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Entries in get started writing a book (3)

Thursday
Jan292015

How Can Writing Change Your Life?

You want to write that novel that has been rattling around in your head for years. Or, you know you should write that non-fiction book for your business because you understand the principle that it is important to be seen as a business expert and a published author. But the idea of writing a 200-300 page book seems so overwhelming and intimidating that you just can't seem to get going. Besides, your book will be a success only if someone wants to read it, it is well written, and provides enough information that your potential readers want more. How do you do that if you don't even know where to start?

My suggestion would be to take a writing class, or an online writing course or a writer's workshop. Even if you don't think you can write a single word, or don't have a clue of what to write, or think you hate writing, if you get connected to people who know how to write, you will learn tips and techniques that will take your ideas and turn them into something worth publishing and maybe even learn to have fun when you write!

When I run an Our Little Books' Writer's Workshop, I have people set out their intentions for the day before we even start. I feel that if people put what they want to accomplish out into the nethersphere, then they are more likely to focus on what they want to do with their writing all during the day. I always include myself in this intention stating process as my intentions as the writing guide, are small. All I really want to have done by the end of the day is to change everyone's lives, even if just a little! As I said, nothing too big...

I don't expect major life altering shifts (although that has happened), but rather I want participants to walk out of there thinking a bit differently about themselves. I want them to be more aware of their writing and their ability to write. I want them to realize that writing will change them as a person and that what they write will change others. People don't write in a vacuum. You not only write for others, you write for yourself, and that process has to change you in some degree.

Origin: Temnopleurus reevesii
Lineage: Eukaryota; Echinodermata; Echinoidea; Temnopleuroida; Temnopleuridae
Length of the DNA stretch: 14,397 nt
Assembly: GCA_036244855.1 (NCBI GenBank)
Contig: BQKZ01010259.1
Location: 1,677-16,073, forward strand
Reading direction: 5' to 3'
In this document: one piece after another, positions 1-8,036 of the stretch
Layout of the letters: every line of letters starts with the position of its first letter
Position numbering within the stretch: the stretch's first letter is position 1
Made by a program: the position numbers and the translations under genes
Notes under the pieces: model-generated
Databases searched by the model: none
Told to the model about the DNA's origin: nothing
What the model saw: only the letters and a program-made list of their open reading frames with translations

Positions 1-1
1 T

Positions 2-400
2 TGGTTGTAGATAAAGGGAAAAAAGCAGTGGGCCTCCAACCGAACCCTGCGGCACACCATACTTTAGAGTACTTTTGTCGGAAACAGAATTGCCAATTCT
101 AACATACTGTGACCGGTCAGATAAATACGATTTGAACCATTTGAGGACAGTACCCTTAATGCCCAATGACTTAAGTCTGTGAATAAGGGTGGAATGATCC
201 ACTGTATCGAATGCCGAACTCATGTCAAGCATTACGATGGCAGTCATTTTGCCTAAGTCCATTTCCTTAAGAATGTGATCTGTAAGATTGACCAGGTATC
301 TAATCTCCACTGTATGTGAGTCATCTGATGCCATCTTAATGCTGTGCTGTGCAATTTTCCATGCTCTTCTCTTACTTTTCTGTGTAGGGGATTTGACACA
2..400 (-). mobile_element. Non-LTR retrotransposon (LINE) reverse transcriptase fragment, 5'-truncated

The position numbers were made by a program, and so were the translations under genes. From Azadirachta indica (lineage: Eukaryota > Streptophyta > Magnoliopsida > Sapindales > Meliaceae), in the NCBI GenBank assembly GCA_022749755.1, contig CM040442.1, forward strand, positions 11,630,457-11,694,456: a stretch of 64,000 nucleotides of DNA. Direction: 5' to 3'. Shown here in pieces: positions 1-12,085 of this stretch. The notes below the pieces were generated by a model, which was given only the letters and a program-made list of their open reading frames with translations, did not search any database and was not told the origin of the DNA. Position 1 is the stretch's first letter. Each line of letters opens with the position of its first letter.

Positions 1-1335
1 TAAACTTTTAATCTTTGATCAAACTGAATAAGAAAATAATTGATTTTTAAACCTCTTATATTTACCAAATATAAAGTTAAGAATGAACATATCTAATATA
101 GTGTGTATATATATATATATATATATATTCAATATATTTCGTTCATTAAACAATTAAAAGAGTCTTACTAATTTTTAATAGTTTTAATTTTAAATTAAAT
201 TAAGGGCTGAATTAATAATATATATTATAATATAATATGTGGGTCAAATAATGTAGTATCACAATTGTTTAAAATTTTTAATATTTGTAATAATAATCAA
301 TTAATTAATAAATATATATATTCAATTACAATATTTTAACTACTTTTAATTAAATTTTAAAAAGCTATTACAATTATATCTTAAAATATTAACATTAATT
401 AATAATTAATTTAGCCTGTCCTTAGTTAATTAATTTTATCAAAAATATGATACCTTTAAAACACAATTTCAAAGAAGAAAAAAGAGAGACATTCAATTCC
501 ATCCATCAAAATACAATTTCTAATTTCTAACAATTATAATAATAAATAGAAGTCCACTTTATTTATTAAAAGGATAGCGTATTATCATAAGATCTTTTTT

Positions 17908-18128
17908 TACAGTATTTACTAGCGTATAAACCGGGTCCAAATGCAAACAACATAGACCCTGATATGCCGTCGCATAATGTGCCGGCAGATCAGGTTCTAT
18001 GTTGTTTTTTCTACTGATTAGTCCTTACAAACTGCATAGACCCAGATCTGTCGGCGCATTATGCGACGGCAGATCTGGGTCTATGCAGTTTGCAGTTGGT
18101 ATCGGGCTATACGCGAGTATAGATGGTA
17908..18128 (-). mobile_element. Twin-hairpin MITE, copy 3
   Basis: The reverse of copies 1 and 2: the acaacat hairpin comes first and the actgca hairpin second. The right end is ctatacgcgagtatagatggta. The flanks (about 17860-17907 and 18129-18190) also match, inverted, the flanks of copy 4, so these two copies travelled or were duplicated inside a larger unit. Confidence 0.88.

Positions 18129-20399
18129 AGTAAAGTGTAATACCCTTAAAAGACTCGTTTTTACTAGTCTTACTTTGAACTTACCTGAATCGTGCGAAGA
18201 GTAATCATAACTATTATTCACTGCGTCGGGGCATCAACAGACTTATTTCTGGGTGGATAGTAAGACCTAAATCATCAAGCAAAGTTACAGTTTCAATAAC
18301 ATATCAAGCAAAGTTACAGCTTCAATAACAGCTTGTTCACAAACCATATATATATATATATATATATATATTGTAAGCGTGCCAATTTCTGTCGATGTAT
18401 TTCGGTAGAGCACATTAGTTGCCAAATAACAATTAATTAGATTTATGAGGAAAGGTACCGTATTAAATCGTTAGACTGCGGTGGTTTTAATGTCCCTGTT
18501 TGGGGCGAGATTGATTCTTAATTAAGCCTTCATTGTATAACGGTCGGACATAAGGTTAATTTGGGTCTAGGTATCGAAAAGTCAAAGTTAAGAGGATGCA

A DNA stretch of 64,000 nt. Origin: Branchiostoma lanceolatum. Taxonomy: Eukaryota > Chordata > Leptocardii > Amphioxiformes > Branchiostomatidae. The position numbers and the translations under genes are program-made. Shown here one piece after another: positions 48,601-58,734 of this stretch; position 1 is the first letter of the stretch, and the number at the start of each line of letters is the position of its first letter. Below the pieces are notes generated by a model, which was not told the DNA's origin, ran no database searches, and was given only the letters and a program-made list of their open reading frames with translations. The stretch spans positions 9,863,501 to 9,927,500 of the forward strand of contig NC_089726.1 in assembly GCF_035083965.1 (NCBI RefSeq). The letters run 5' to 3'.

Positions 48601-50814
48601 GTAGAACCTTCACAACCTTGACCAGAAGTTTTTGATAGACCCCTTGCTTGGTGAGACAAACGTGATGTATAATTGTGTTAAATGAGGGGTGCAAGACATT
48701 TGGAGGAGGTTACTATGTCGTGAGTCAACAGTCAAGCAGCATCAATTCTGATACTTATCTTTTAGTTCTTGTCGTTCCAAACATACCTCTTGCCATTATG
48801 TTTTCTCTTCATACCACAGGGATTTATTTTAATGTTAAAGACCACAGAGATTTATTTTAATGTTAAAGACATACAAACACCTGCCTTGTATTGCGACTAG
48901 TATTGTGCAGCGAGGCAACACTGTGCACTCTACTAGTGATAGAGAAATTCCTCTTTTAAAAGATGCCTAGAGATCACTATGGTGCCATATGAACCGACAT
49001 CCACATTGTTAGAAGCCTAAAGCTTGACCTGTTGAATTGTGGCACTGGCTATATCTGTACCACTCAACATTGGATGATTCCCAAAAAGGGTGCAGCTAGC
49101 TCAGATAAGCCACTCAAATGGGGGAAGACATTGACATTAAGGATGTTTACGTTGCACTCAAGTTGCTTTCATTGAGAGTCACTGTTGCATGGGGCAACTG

In an Our Little Books Writer's Workshop, we walk through connecting to your deeper self because before you can write for someone else, you have to know who you are. We talk about why YOU are specifically the one to write YOUR book. We spend a lot of time on stories because stories are the key to connecting you to someone else. We connect our stories to our passions and what we may be passionate about. We talk about publishing and spend time really defining who we are writing for (and it's not 'anyone breathing'!). We mind map our book, getting at least 10 chapter ideas to start. Throughout this whole process, we write, write and write. It is a writer's workshop after all!

What this process accomplishes is a much better understanding of who you are, how your stories connect you to everyone and how you can change someone's life with your book. That is a very powerful process. Going through that process can not help but change you in any number of ways, certainly the least of which is having you feel like a writer. Then you only have to take the next step and finish getting your book written!

Candace Davenport is a Writing Mentor and Publishing Consultant for Our Little Books. For those of you who would like to work with her 1 on 1 on how to write your book, or would like to explore how you can publish with Our Little Books, please contact her for a free consultation. For those interested in getting started writing, the next one-day Writer's Workshop will be on 5/16/15 in Alameda, CA.

Friday
Oct082010

From Idea to Your Little Book

Eric Woolf of Hyper-Lead It Solutions graciously offered to produce a video for us to us on our site. In this post I outline the steps to getting a book published by Our Little Books.